This week a purported leaked image of a Funko Pop! package seemed to reveal Jude Law's still officially unnamed Captain Marvel role as Yon-Rogg, a Kree soldier from comic books, rather than Mar-Vell, Carol Danvers' comic book mentor and the original Captain Marvel.
Though the official announcement of Funko's Captain Marvel line names the character as "Star Commander," (the box art has changed) we've got to assume that's not the character's actual name.
While Newsarama can’t verify a reputed image of a toy package as definitive news about a Marvel Studios film (though traditionally, these toy box-sourced things have been more right than wrong, and everything else in the image naming the character Yon-Rogg is apparently accurate), what we can say on November 30, 2018 is it would make a ton of sense if Jude Law is Yon-Rogg and not Mar-Vell in Captain Marvel as has been widely believed.
And here’s why…
For one, and this is just for accounting purposes, Marvel Studios has never actually confirmed Law is Mar-Vell. That bit of info began when Hollywood trades first reported Law's casting pre-Marvel confirmation.
There has always been some uncertainty surrounding not only Law’s character, but why Marvel Studios has not officially confirmed his role.
Secondly, and this is more of a personal take here at Newsarama, but having a character named Mar-Vell, somehow to become later known or and/or inspire Carol to become known as Captain Marvel, is a little precious for a mainstream film. The conceit was fine in the late 1960s but would feel a little clunky in a 2019 major motion picture.
Carol Danvers’ original heroic origin ties her directly and necessarily to Mar-Vell - a strong female character who nevertheless began superhero life as a knock-off of a male hero, from being gifted his powers by accident ... to a more revealing homage to his costume ... to his name … sort of. (Don’t even get us started on “Ms.” versus “Captain” - an issue Marvel Comics sort of rectified in the 1980s with Monica Rambeau but finally got around to rectifying for Carol just a few years ago.)
But hey, it was the 1970s. She had feathered hair too.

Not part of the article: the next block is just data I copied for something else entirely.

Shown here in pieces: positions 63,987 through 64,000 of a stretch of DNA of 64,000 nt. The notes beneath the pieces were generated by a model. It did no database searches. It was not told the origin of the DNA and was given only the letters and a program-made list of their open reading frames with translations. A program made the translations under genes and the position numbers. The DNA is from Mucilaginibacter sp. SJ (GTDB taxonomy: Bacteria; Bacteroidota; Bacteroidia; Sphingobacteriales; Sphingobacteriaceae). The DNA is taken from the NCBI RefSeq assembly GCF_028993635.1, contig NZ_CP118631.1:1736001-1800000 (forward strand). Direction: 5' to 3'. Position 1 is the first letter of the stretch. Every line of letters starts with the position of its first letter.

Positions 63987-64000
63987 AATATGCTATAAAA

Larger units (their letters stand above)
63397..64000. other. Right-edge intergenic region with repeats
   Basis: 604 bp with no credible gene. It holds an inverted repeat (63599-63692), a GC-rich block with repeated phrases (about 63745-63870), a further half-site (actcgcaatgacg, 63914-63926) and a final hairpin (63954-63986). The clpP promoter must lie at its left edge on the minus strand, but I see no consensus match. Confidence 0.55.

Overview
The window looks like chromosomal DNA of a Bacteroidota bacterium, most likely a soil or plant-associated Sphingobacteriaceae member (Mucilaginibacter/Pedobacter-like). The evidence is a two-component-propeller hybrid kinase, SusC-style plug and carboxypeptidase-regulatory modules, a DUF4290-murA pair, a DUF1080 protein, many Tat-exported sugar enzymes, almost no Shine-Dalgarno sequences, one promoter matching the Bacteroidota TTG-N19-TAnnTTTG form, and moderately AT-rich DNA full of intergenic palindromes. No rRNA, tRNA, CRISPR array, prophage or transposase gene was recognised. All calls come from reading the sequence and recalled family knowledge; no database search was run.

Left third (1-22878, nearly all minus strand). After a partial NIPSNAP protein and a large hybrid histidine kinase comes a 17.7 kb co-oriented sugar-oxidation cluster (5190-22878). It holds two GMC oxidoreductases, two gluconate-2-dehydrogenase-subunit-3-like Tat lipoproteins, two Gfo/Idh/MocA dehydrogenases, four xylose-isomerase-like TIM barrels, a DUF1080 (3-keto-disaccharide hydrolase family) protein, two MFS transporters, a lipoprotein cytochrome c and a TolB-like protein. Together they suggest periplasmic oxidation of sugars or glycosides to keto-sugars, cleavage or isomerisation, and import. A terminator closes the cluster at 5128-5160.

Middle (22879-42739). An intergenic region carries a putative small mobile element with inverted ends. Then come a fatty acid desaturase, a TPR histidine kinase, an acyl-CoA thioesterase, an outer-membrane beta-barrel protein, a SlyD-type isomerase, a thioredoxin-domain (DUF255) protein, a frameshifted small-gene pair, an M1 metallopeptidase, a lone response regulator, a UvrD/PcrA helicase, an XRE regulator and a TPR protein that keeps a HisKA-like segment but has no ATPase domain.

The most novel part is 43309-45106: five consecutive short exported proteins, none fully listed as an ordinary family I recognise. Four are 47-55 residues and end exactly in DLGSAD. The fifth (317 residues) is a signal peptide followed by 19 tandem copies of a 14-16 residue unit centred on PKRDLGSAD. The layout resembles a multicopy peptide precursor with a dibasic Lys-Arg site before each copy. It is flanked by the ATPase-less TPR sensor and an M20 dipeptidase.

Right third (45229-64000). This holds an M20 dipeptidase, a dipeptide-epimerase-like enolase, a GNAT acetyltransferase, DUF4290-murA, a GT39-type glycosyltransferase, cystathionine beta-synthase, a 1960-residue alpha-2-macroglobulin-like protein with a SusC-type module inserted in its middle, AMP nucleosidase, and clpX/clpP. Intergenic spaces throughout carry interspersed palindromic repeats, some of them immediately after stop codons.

The good news is, this year, Marvel Comics updated her origin slightly, retconning her story so that she’s half-Kree on her mother’s side, with the accident that was once said to implant her with Mar-Vell’s Kree DNA now simply activating the power inherent in her Kree/Human hybrid DNA. She's no longer a junior, second generation version of Mar-Vell.
And the better news is, Marvel Studios is in no way bound to either origin at all, and Friday morning’s apparent leaks sort of shined the light on this dynamic. It appears they may take the most compelling bits of Mar-Vell’s already obscure origin and graft them into Carol’s story – an origin most audiences will be learning for the first time on the big screen anyway.
After all, it’s Carol Danvers that’s made “Captain Marvel” something of household name – and most casual fans likely don’t realize she was a legacy character anyway.
And in that way, the idea that Jude Law would play Yon-Rogg, a treacherous Kree Commander, makes perfect sense - if that's his true Captain Marvel role.
Originally in the comic books, it’s Yon-Rogg that maroons Mar-Vell on Earth, leading him to meet Carol Danvers and become a superhero in the first place. Yon-Rogg was also Mar-Vell’s primary nemesis for years – eventually attempting to betray the Kree as part of a plot by Ronan to overthrow the Supreme Intelligence.
It’s that rebellion that led Mar-Vell to get his red and blue costume, and eventually led to the circumstances under which Carol got her powers in her origin story, caught in the blast of a Kree weapon called the Psyche-Magnetron that, until that previously mentioned recent retcon, bonded Carol’s DNA with that of Mar-Vell – and forged an unbreakable psychic bond between Carol and Yon-Rogg.
Added aside: at some point between Captain Marvel and Guardians of the Galaxy in the MCU timeline, Ronan leaves the Kree empire and becomes and extremist. It would make sense to see that turn in Captain Marvel - especially if Yon-Rogg, described by Law as a "devout" Kree warrior, goes along with him, potentially betraying Carol in the process.
So doesn’t it make sense for Marvel Studios to simply skip the middleman, focus on Carol’s role as both an Earthling and a Kree warrior, and slide her seamlessly into the partnership and eventually rivalry with Yon-Rogg?
And not for nothing, but the Captain Marvel trailer vaguely hints at something of a villain turn or at least conflict with Carol for Jude Law's character.
Most importantly, however, removing Mar-Vell from the equation simply makes Carol a stronger character.
Depicting Carol/Captain Marvel as a legacy hero, an homage or honorarium to some degree to the first, original male hero, is probably not the direction Marvel Studios needs to go.
While the Wasp got Marvel’s first female co-billing (following the debut of the male Ant-Man), Carol/Captain Marvel/Brie Larson is something of a cultural milestone for the most successful maker of comic book movies ever.
She is Marvel’s first solo female hero to anchor her own film and that’s as much of a reason the film even exists as any. There is every good reason for Larson’s Marvel to be the first and only MCU “Captain Marvel,” in no way following in the footsteps of another, male hero.
If the reputed toy packaging is accurate, Marvel may have gotten this one right.
Captain Marvel is scheduled to open in theaters March 8, 2019.